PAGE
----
The challenges of learning in the flow of work
There are some hurdles to overcome when implementing learning in the flow of work. It’s also not going to become the be-all and end-all of workplace learning.
It is no substitute for face-to-face and in-person training that requires time to be taken out of the office. This type of training encourages idea sharing and allows knowledge to be passed on, which can often be invaluable.
For example, the information taught in a three-day course learning how to become an expert in Articulate 360, is going to be tricky to self-learn or learn through short learning bursts. Similarly, any training that requires peer-to-peer conversations or presenting is not possible through any of the learning on-the-job methods.
Implementing learning in the flow of work shouldn’t mean that communication lines for help are closed. Whilst successful implementation of in-situ learning can reduce frustration, it’s likely to be just as frustrating if team leaders or subject matter experts aren’t reachable via chat or email.
It also requires a different approach to reporting. Traditionally, you might deem a course effective by completion rate or satisfaction, but these metrics are difficult to achieve through learning in the flow of work. Taking this approach ties your learning much closer to other business KPIs, such as overall performance and productivity.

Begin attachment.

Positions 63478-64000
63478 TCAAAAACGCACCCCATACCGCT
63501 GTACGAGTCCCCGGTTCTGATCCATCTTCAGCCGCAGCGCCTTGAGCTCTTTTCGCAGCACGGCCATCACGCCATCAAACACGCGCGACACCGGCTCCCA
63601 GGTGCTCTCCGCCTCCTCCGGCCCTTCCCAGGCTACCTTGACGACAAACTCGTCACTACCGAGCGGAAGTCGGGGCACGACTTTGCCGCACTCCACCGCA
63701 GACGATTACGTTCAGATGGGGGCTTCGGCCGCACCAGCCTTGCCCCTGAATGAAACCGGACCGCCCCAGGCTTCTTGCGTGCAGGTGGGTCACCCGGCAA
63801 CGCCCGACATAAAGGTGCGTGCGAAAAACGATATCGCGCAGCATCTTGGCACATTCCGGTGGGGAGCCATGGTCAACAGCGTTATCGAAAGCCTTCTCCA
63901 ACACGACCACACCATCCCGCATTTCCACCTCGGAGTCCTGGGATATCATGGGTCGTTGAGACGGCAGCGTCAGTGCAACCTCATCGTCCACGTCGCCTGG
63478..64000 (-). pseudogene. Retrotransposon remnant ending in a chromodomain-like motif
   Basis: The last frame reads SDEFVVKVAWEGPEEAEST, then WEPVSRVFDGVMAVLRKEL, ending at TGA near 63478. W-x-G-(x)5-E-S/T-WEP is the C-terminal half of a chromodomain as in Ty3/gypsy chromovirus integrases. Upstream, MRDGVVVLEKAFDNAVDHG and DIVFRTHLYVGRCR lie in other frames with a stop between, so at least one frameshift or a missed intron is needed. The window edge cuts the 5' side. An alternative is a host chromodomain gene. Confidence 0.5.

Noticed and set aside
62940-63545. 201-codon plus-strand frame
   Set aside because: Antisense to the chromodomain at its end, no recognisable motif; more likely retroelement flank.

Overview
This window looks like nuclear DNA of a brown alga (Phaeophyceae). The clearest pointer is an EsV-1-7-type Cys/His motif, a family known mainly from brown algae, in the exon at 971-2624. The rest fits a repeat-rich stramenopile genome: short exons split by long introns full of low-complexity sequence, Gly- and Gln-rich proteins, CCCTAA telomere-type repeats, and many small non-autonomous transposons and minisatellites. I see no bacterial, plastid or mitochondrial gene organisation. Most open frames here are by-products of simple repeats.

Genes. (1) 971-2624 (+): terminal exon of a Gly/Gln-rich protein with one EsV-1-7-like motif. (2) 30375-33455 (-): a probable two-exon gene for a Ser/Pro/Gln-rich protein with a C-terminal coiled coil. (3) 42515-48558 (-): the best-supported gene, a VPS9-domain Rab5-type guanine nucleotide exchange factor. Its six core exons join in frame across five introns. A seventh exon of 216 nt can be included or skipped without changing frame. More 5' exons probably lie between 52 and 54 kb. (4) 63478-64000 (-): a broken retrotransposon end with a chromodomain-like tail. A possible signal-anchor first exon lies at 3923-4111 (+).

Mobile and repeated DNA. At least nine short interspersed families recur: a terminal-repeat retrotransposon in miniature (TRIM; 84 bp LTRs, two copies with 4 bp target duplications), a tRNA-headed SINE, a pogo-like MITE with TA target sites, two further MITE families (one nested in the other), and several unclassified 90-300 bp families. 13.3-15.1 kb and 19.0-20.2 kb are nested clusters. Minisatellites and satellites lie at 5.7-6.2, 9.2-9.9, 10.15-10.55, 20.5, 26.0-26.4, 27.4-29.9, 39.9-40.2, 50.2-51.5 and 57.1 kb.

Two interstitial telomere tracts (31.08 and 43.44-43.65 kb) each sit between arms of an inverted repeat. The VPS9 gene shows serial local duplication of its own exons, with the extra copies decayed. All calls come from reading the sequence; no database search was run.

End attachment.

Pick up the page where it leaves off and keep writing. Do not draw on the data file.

It may be better to report on the success of this learning through other metrics, such as if support tickets have been reduced or if onboarding was faster by X per cent.
Learning in the flow vs traditional learning
The emergence of learning in the flow of work essentially puts a larger spotlight on how different types of training are delivered. It also may end up benefitting the ways in which more traditional forms of learning are produced.
Does in-person training, or standard eLearning courses become richer and more enjoyable because they don’t have to cover all aspects of a topic – because some parts are now delivered through a digital adoption solution?
These courses may become less focused on how to do certain tasks and more about providing true expertise and knowledge – leaving learners feeling that it was time well spent, rather than time wasted.
There’s no doubt that learning in the flow of work is here to stay – but it’s now for businesses to decide what role it will play in their overall learning and development strategy.